As we head toward November's election, politicians are trying to keep everyone happy with more than $75 million in state tax credits, exemptions and grants. Democrats and Republicans want to reward transactions and causes they cherish while discouraging those they consider harmful. A Gazette analysis found the giveaways are split almost evenly between Republican and Democratic interests.
Even buyers of wine and cigarettes can be rewarded under the state's tax code.
"No tax is imposed on the sale of sacramental wines used for religious purposes," says 12-47-106(1), a tax break provision in Colorado statutes since 1935. It's a tax tradition that respects liberation of religion from the state.
The state Legislature exempts liquor excise taxes for any adult who arrives in Colorado with limited amounts of alcohol, for personal consumption, from another country.
A provision on the books since 2004 gives tax credits to anyone who sells cigarettes on credit and doesn't get paid.
Environmentalists enjoy a "plastic recycling investment credit," which reduces tax overhead on rent, wages, supplies and an assortment of equipment associated with plastics recycling. Investments in alternative fuels get tax credits, while advocates of a tax break for investments in alternative, private education continue to fail in their quest to ease the cost of tuition.
Republican-friendly tax credits include incentives for business endeavors they hope create jobs and tax revenues. A tax credit that helps with day care expenses for some of Colorado's lowest income families gets bipartisan support, as it helps people work.
Some tax breaks should be scrutinized by both parties as potentially harmful. State government taxes snacks, such as chewing gum, soda and candy. Junk food is taxed, we're told, because it's bad for kids. It rots teeth and can lead to obesity and diabetes.
Yet, the state's array of special tax exemptions includes one for soda and candy for buyers who are poor. That's right, the Legislature exempts from state taxes all junk food bought with food stamps or government vouchers. If we're going to use tax laws to encourage nutrition, we should extend the ostensible benefit to rich and poor alike. Disadvantaged children deserve the same state protections from junk food that are extended to their wealthier peers.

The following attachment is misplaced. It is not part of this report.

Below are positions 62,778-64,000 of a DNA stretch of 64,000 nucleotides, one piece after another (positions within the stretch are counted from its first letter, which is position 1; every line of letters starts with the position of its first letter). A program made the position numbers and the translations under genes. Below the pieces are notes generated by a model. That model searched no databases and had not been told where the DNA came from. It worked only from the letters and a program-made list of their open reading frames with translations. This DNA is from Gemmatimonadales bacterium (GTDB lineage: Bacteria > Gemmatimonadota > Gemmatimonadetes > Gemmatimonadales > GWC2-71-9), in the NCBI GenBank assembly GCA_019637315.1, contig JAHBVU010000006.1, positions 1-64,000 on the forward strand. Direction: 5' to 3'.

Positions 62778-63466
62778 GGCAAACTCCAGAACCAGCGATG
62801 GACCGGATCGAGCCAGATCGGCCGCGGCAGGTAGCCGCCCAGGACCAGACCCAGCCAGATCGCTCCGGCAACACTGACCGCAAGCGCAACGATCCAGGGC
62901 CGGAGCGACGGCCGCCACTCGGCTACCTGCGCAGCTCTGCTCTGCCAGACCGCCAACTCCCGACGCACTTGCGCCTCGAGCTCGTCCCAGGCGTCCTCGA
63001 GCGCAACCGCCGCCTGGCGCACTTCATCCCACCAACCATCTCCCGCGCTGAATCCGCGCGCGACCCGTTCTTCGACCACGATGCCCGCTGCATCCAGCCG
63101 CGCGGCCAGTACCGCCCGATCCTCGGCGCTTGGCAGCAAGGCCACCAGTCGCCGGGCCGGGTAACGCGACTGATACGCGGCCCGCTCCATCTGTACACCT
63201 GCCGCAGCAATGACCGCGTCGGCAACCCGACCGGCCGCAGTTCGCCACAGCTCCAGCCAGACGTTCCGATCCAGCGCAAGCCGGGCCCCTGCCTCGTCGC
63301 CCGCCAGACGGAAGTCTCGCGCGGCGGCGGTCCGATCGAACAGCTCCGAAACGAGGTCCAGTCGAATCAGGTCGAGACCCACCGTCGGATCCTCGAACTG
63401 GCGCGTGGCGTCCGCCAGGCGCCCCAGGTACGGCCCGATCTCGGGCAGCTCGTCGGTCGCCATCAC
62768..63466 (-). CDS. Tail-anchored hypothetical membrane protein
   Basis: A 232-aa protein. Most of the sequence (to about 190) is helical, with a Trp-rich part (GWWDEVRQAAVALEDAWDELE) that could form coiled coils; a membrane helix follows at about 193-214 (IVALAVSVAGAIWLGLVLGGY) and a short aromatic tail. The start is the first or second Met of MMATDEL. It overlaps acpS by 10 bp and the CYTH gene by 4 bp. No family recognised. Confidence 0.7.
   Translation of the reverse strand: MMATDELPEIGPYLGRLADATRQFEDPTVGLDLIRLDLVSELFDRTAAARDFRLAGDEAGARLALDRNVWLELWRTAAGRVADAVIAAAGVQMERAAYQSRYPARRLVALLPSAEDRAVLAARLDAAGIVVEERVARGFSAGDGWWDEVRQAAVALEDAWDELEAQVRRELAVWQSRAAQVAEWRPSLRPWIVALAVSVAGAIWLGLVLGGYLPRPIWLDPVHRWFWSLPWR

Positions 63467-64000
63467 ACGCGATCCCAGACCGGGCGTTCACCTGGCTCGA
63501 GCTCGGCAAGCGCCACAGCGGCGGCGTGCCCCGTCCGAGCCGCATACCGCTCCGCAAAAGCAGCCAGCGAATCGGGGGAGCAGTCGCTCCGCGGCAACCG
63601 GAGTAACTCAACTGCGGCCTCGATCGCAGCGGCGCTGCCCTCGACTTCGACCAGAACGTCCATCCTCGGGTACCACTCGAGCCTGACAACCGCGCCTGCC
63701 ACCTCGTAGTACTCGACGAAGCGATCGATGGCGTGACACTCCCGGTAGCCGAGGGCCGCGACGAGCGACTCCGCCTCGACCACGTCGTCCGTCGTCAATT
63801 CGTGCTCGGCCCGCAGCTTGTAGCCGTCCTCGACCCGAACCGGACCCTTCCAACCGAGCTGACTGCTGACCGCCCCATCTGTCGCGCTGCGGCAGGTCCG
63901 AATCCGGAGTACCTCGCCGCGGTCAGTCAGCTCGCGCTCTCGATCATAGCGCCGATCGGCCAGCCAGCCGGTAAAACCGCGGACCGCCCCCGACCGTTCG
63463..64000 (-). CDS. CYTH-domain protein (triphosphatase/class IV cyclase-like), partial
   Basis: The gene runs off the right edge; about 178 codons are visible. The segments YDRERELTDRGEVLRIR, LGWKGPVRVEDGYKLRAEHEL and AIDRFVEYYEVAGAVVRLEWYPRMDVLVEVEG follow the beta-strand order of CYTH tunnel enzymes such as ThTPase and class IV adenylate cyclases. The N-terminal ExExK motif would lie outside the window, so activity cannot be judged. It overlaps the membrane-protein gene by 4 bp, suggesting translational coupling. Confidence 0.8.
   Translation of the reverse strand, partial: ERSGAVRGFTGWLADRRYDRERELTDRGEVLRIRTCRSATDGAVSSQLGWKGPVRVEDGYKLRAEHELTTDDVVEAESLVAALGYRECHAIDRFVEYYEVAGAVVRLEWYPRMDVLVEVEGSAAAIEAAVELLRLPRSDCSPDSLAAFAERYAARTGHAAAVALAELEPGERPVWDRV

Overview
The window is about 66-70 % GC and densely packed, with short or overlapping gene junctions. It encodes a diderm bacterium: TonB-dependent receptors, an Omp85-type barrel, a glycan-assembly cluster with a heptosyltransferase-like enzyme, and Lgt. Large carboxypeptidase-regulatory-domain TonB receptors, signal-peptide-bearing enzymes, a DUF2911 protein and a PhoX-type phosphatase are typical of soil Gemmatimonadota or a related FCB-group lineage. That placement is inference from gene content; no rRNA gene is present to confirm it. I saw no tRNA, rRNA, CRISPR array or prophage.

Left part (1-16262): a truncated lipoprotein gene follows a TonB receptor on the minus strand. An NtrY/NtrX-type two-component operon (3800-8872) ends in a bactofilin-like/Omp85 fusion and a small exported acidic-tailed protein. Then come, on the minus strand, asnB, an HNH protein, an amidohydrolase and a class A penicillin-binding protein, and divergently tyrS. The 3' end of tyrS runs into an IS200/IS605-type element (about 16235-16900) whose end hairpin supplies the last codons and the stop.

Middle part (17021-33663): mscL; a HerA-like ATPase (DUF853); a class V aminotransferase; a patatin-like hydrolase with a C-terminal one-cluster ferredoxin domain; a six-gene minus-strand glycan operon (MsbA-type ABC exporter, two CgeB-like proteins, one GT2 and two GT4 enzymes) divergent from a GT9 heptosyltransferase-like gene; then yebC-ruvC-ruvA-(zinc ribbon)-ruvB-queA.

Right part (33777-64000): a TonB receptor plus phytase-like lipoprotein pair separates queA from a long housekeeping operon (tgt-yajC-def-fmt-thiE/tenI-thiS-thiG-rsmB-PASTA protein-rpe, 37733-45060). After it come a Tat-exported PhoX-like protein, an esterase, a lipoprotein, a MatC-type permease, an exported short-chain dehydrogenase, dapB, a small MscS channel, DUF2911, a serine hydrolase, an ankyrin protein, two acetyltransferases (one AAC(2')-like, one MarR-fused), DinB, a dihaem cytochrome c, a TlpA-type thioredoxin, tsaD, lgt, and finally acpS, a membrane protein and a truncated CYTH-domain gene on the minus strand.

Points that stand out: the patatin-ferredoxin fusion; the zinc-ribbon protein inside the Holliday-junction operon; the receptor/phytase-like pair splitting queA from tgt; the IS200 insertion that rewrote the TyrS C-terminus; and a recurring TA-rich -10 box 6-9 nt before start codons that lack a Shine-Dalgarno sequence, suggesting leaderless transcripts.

The latest state report on various tax breaks was issued in 2012 and consists of 117 pages, which are mostly filled with lists and blurbs that tell of special-interest tax exemptions.
"We like to think we have a flat tax in Colorado, with everyone paying the same rates," said Amy Oliver Cook, executive vice president and director of the Energy Policy Center at Colorado's Independence Institute. "A report that details all of these special-interest tax breaks confirms that we do not have a flat tax."
Most tax exemptions, if not all, result after relentless efforts by professional lobbyists who are paid to achieve tax breaks for special interests. Some help legitimately good causes. Some help the private sector achieve employment. For those who don't like a tax structure of winners and losers chosen by politicians, there's lots of blame to go around. This game is played by the left, the right and everyone in between.
A bill proposed this session by Pat Steadman, D-Denver, and Rep. Millie Hamner, D-Dillon, would cause the state to issue a new report on special-interest tax breaks every two years. The bill favors transparency, and it's a good idea.
Rep. Mark Waller, R-Colorado Springs, explains that it's important to frequently revisit tax breaks to establish a "truing" of the system.
Though we may never achieve a genuine flat tax, and therefore an organic market devoid of penalties and incentives, Colorado politicians and their constituents can and should scrutinize tax incentives to ensure they favor the public good - not just the interests of a chosen few with money to lobby.